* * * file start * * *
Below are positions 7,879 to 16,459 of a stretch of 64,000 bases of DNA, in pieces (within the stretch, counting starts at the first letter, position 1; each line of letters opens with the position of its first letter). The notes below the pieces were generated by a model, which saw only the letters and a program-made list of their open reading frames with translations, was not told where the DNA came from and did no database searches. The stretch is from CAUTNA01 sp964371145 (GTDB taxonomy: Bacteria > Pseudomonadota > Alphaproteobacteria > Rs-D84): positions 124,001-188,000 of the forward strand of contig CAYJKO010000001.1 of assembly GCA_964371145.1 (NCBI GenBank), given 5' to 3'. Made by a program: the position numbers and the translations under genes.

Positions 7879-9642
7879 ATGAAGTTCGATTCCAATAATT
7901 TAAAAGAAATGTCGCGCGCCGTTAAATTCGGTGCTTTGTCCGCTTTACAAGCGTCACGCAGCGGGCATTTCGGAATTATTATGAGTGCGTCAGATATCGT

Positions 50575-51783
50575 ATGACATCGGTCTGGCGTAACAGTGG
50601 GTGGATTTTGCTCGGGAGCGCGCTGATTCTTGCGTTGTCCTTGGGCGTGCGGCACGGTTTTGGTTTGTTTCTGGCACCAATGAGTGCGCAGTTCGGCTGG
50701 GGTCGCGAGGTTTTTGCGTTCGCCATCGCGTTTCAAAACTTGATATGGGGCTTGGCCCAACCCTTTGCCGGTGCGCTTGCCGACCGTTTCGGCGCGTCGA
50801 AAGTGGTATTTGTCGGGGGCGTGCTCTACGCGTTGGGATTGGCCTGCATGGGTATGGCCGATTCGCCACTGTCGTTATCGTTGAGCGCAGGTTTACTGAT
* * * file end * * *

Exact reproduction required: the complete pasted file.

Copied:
Below are positions 7,879 to 16,459 of a stretch of 64,000 bases of DNA, in pieces (within the stretch, counting starts at the first letter, position 1; each line of letters opens with the position of its first letter). The notes below the pieces were generated by a model, which saw only the letters and a program-made list of their open reading frames with translations, was not told where the DNA came from and did no database searches. The stretch is from CAUTNA01 sp964371145 (GTDB taxonomy: Bacteria > Pseudomonadota > Alphaproteobacteria > Rs-D84): positions 124,001-188,000 of the forward strand of contig CAYJKO010000001.1 of assembly GCA_964371145.1 (NCBI GenBank), given 5' to 3'. Made by a program: the position numbers and the translations under genes.

Positions 7879-9642
7879 ATGAAGTTCGATTCCAATAATT
7901 TAAAAGAAATGTCGCGCGCCGTTAAATTCGGTGCTTTGTCCGCTTTACAAGCGTCACGCAGCGGGCATTTCGGAATTATTATGAGTGCGTCAGATATCGT

Positions 50575-51783
50575 ATGACATCGGTCTGGCGTAACAGTGG
50601 GTGGATTTTGCTCGGGAGCGCGCTGATTCTTGCGTTGTCCTTGGGCGTGCGGCACGGTTTTGGTTTGTTTCTGGCACCAATGAGTGCGCAGTTCGGCTGG
50701 GGTCGCGAGGTTTTTGCGTTCGCCATCGCGTTTCAAAACTTGATATGGGGCTTGGCCCAACCCTTTGCCGGTGCGCTTGCCGACCGTTTCGGCGCGTCGA
50801 AAGTGGTATTTGTCGGGGGCGTGCTCTACGCGTTGGGATTGGCCTGCATGGGTATGGCCGATTCGCCACTGTCGTTATCGTTGAGCGCAGGTTTACTGAT